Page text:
“Porous bones” is the literal meaning of the word osteoporosis. In the United States, over 25 million people are affected by osteoporosis. Eighty percent of these are women. As I mentioned in previous articles, osteoporosis is not just a calcium deficiency problem, it occurs when bones are torn down faster than they are rebuilt for various reasons.
Osteoporosis is broken down into 3 types. Type I is related to hormonal changes around midlife in women. Type II is linked to dietary deficiency and Type III is linked to specific drug treatment for certain illnesses.
One of the misconceptions around Type I osteoporosis is that it is deemed to begin at menopause. For most women, it actually begins much earlier. Bone mass typically starts declining in a woman’s mid-thirties, accelerates for about 3 to 5 years around the time of menopause, and then continues to decline at a lower rate each year.
Because bone loss accelerates at menopause when estrogen levels decline, conventional medicine’s viewpoint is that osteoporosis can be cured with estrogen replacement therapy (ERT). However, estrogen does not build bone; it merely slows bone loss – which can be a very important component.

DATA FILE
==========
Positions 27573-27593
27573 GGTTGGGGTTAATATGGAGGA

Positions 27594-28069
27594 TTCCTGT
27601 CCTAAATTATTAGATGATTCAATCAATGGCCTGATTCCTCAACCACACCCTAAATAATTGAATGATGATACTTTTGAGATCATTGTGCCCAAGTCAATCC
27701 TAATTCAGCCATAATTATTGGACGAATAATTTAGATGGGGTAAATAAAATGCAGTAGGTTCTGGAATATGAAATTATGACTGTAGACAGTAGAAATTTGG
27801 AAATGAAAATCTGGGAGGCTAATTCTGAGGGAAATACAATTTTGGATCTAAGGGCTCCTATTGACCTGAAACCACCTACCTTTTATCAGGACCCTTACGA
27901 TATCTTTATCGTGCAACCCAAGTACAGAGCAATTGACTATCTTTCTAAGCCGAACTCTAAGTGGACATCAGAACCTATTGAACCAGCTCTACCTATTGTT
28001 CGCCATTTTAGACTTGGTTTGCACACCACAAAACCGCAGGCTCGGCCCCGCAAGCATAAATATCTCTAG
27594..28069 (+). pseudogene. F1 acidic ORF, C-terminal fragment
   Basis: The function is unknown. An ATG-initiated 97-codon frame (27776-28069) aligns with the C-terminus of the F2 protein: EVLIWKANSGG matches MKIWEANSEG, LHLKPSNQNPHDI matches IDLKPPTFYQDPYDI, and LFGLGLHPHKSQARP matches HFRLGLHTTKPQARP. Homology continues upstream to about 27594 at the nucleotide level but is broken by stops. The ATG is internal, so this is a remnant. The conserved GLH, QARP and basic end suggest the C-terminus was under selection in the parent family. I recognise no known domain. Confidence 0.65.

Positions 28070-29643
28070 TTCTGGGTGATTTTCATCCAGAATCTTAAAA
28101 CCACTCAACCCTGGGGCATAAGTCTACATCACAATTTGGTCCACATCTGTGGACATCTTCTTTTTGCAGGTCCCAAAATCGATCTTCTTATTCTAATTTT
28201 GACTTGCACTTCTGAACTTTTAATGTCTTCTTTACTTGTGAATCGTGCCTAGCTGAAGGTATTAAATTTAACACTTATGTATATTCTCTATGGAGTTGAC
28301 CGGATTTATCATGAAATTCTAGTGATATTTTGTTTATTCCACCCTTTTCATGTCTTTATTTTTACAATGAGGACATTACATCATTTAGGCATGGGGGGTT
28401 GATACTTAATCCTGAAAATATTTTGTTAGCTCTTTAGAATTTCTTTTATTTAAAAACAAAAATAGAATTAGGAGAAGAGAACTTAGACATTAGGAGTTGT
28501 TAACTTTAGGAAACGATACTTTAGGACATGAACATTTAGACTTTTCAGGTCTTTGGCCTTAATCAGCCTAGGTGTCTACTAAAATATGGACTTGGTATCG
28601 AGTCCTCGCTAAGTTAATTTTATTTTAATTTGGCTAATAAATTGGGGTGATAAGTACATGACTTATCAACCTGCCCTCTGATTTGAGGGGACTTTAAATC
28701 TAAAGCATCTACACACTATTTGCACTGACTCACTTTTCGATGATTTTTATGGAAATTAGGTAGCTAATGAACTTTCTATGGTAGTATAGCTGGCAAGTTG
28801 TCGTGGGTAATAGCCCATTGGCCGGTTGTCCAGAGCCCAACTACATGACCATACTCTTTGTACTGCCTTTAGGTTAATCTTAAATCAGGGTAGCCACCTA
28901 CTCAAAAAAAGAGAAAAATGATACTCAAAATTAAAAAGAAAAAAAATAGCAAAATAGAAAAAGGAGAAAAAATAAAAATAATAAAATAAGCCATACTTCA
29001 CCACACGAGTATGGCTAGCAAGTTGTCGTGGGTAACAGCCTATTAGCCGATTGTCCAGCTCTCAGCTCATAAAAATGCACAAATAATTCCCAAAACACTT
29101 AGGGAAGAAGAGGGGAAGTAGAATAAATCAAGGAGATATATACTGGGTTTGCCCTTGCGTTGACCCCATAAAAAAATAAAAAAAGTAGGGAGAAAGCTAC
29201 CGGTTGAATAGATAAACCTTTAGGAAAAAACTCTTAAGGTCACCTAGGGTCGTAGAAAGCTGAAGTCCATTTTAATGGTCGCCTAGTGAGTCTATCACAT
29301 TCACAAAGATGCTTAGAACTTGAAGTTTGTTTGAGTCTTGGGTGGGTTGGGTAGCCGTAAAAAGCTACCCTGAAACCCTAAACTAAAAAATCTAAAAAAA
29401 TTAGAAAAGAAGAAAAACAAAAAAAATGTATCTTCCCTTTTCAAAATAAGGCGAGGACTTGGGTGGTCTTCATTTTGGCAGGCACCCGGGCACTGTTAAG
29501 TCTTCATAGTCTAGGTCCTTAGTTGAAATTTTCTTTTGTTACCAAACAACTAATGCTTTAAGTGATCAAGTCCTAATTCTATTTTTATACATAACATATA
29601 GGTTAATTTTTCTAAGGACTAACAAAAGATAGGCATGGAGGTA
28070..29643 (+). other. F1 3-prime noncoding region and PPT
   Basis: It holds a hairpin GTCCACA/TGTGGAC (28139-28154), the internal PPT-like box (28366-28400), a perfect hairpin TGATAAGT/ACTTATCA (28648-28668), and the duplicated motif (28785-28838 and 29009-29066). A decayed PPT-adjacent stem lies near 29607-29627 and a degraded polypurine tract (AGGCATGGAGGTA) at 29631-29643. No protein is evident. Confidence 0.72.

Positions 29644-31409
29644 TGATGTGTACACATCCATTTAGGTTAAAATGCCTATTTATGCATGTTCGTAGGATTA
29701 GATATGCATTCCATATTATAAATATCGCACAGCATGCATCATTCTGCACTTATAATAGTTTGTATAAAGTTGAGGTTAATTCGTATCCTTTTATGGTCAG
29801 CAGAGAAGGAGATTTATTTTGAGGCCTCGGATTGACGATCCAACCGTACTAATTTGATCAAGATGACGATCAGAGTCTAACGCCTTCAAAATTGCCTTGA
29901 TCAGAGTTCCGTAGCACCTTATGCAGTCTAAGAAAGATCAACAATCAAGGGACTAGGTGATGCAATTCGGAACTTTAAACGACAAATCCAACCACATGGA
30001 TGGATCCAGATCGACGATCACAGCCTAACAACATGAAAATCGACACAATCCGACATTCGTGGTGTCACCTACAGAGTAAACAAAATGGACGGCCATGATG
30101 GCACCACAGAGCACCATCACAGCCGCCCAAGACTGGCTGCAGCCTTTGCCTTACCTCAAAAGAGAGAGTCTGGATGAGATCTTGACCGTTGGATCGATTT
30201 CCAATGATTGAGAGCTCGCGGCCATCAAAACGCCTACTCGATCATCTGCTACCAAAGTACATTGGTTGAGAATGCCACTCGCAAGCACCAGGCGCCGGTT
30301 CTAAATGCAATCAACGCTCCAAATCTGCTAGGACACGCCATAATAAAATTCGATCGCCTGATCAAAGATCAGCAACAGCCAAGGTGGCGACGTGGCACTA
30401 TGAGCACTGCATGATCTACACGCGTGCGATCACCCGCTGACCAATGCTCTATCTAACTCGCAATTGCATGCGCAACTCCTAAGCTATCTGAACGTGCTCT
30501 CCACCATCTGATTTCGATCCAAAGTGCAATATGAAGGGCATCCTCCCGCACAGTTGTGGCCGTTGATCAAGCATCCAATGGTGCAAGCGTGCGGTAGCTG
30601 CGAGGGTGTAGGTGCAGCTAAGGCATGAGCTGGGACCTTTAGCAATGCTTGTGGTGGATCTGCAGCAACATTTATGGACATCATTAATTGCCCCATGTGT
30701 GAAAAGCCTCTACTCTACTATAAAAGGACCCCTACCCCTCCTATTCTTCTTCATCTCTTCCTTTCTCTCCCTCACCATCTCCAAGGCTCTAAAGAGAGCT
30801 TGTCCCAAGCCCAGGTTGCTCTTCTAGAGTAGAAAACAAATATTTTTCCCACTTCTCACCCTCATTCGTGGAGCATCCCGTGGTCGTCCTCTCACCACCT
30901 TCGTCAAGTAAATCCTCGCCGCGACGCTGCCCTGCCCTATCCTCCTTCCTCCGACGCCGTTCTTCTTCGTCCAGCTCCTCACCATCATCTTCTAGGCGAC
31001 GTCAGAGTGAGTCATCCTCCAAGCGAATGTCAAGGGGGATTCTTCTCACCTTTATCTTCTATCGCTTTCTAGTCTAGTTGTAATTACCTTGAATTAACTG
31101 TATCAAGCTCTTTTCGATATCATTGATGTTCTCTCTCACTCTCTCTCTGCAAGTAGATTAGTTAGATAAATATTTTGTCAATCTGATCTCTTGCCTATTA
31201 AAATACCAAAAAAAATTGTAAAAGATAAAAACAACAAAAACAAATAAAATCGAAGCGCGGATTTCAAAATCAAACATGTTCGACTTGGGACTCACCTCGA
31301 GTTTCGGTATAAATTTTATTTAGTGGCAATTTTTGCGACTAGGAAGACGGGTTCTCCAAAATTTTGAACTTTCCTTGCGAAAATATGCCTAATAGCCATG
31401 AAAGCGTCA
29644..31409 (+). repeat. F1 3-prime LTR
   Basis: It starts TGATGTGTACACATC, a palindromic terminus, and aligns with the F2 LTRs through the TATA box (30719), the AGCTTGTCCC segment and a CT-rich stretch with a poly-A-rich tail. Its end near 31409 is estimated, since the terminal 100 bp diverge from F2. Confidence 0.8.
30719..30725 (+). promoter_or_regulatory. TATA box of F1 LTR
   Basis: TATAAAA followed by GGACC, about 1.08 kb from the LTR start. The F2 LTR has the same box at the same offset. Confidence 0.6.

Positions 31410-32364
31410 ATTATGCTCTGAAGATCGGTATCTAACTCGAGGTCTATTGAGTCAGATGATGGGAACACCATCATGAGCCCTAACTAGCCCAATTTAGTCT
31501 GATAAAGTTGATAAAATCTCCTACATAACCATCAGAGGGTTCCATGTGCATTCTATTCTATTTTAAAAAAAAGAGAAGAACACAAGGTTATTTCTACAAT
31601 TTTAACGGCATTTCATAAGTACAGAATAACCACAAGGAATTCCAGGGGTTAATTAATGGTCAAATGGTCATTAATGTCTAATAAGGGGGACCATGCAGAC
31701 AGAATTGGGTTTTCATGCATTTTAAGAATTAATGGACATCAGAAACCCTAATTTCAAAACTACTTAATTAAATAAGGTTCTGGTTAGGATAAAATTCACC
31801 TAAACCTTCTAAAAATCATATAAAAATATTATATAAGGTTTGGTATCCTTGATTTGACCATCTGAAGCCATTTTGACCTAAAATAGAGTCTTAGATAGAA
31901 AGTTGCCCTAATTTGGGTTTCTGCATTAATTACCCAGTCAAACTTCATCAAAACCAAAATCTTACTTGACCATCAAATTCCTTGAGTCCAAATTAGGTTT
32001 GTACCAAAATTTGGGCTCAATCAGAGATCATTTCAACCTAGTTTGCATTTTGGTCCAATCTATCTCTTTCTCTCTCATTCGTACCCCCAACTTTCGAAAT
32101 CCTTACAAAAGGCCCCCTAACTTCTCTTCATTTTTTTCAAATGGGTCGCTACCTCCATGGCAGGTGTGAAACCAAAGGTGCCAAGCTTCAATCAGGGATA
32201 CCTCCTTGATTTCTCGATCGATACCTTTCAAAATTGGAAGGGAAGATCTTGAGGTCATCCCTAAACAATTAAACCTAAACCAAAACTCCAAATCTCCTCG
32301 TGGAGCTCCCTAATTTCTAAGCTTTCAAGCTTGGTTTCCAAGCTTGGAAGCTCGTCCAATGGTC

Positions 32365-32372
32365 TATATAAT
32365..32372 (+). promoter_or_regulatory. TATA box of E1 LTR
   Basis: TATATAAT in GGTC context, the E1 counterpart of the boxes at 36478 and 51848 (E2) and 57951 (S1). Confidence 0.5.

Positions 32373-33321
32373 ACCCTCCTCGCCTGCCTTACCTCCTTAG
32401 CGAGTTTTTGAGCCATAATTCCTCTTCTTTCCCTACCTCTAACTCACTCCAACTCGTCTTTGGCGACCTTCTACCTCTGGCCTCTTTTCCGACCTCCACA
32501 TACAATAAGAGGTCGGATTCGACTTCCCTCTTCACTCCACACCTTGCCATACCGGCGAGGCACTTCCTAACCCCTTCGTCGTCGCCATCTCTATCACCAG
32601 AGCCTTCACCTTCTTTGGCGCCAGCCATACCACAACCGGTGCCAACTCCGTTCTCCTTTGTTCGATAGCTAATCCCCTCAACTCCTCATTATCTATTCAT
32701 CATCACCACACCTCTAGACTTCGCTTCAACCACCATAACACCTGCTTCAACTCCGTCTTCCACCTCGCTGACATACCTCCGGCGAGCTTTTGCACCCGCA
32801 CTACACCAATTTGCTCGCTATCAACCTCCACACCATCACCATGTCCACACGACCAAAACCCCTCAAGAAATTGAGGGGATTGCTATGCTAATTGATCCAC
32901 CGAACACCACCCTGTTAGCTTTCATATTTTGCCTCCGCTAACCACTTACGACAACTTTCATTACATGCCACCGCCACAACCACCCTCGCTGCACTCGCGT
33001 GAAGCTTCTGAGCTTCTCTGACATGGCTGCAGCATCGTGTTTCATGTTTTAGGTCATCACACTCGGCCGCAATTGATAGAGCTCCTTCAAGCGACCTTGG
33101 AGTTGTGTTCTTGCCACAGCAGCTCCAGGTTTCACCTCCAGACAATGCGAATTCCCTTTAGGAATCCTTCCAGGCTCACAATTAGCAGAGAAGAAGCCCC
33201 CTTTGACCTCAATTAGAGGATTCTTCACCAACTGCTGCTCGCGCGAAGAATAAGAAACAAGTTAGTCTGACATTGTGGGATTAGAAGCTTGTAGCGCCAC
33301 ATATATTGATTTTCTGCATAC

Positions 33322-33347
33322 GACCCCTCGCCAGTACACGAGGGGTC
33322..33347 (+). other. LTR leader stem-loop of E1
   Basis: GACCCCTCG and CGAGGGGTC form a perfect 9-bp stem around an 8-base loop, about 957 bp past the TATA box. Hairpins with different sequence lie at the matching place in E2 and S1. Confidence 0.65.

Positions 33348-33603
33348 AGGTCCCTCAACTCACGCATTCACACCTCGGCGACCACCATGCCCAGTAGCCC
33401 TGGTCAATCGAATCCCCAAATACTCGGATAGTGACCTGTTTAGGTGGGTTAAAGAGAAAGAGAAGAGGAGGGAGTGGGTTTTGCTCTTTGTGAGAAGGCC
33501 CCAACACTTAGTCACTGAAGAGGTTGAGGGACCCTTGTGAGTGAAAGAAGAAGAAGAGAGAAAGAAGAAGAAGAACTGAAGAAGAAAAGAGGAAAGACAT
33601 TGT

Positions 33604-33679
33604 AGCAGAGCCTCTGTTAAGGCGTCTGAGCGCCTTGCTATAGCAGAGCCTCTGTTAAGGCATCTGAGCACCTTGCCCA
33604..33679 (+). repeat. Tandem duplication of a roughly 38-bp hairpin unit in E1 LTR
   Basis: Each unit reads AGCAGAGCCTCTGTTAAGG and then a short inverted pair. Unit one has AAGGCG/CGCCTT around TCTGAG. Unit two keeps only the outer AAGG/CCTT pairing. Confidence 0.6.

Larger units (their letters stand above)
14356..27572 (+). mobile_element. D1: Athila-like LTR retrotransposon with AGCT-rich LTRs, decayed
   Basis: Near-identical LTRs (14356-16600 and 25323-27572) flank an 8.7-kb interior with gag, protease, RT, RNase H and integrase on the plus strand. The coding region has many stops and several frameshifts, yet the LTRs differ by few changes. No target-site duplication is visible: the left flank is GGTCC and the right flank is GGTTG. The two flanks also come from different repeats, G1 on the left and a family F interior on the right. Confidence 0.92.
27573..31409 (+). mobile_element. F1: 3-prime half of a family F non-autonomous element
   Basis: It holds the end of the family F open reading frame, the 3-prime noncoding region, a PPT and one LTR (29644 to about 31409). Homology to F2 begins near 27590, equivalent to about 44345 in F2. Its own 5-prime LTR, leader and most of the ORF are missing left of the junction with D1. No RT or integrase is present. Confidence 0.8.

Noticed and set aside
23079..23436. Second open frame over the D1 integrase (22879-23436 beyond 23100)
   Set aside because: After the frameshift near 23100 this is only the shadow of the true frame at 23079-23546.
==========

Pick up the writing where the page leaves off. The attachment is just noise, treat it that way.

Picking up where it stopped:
There is no question that estrogen slows bone loss around the time of menopause, but the scientific evidence is also very clear that after 5 to 6 years, bone loss continues at the same rate with or without estrogen. A study involving 9500 women found no benefit in estrogen supplementation in the bone health of women over the age of 65.
One of the missing links is the natural hormone progesterone. Natural progesterone is notable because it facilitates the action of bone building molecules known as osteoblasts. Please note that synthetic progestin is not the same and does not perform the same functions in the body. Synthetic progestin also has many negative side effects associated with it.
Doctors have shown that using a “natural” progesterone cream will actively increase bone mass and density in women with significant bone loss, and can reverse osteoporosis. Some patients consistently showed as much as a 29 percent gain in bone mineral density in three years or less of progesterone therapy. Note that those with the lowest beginning bone densities had the largest improvement while those who had good bone density to begin with maintained that using progesterone.
Progesterone does seem to be part of the key to bone health since many women experience a decrease in progesterone production beginning in their mid-thirties. This coincides with the beginning of the decline of bone mass in women. Progesterone has many benefits; it is relaxing, it promotes proper thyroid function, it is a natural anti-depressant, it promotes libido, it normalizes blood sugar and much more.
Natural progesterone cream can be found at health food stores. Reputable brands will contain 20 mg of USP micronized progesterone per quarter teaspoon.
Remember, when dealing with bone health, there is no one single magic bullet or pill. Lifestyle issues of exercise and diet are also important. Bones need weight bearing exercise for health. Diet involves not just what you include, but what you exclude as well.
Margaret Durst owns The Green House, a vitamin, herb and health food store in Mason, Texas. www.naturalcowgirl.wordpress.com